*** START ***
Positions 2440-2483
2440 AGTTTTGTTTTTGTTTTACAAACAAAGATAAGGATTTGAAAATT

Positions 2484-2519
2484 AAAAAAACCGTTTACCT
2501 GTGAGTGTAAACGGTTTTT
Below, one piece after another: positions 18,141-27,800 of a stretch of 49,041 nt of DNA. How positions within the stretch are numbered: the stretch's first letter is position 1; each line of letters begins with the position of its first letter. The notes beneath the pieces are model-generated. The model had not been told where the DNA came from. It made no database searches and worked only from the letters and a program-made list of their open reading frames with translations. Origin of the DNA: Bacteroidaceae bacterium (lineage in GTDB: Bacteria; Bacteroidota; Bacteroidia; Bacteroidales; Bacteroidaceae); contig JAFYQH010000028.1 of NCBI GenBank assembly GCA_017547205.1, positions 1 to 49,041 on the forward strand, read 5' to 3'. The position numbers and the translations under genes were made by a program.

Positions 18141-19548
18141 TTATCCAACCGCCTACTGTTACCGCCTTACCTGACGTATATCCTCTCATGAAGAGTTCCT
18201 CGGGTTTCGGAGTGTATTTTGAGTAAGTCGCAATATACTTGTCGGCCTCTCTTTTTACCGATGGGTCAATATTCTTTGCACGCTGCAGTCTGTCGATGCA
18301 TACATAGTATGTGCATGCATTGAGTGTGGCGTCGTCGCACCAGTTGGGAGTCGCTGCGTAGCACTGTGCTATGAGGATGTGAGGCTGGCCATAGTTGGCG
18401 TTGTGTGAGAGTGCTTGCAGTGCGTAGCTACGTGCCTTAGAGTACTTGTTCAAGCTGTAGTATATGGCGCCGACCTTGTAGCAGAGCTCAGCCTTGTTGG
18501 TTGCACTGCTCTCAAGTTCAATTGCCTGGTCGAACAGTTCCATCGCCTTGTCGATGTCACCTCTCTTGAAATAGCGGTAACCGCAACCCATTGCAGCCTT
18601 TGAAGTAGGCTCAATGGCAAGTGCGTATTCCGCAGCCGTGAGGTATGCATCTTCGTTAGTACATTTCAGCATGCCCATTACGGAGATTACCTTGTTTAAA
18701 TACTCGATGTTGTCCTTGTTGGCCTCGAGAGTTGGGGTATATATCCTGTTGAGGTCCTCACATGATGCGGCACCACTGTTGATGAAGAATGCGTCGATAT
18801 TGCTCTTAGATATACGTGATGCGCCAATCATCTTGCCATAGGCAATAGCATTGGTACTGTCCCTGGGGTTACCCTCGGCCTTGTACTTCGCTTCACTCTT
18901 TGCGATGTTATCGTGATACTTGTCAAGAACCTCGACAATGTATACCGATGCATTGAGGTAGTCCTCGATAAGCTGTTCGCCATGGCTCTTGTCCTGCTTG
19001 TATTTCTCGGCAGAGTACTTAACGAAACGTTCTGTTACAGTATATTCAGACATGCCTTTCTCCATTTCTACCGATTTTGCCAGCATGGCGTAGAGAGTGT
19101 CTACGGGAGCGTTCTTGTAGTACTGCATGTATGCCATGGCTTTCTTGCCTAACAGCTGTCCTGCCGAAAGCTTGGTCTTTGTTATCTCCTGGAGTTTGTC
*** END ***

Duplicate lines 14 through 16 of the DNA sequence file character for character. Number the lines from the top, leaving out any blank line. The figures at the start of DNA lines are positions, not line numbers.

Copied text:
18701 TACTCGATGTTGTCCTTGTTGGCCTCGAGAGTTGGGGTATATATCCTGTTGAGGTCCTCACATGATGCGGCACCACTGTTGATGAAGAATGCGTCGATAT
18801 TGCTCTTAGATATACGTGATGCGCCAATCATCTTGCCATAGGCAATAGCATTGGTACTGTCCCTGGGGTTACCCTCGGCCTTGTACTTCGCTTCACTCTT
18901 TGCGATGTTATCGTGATACTTGTCAAGAACCTCGACAATGTATACCGATGCATTGAGGTAGTCCTCGATAAGCTGTTCGCCATGGCTCTTGTCCTGCTTG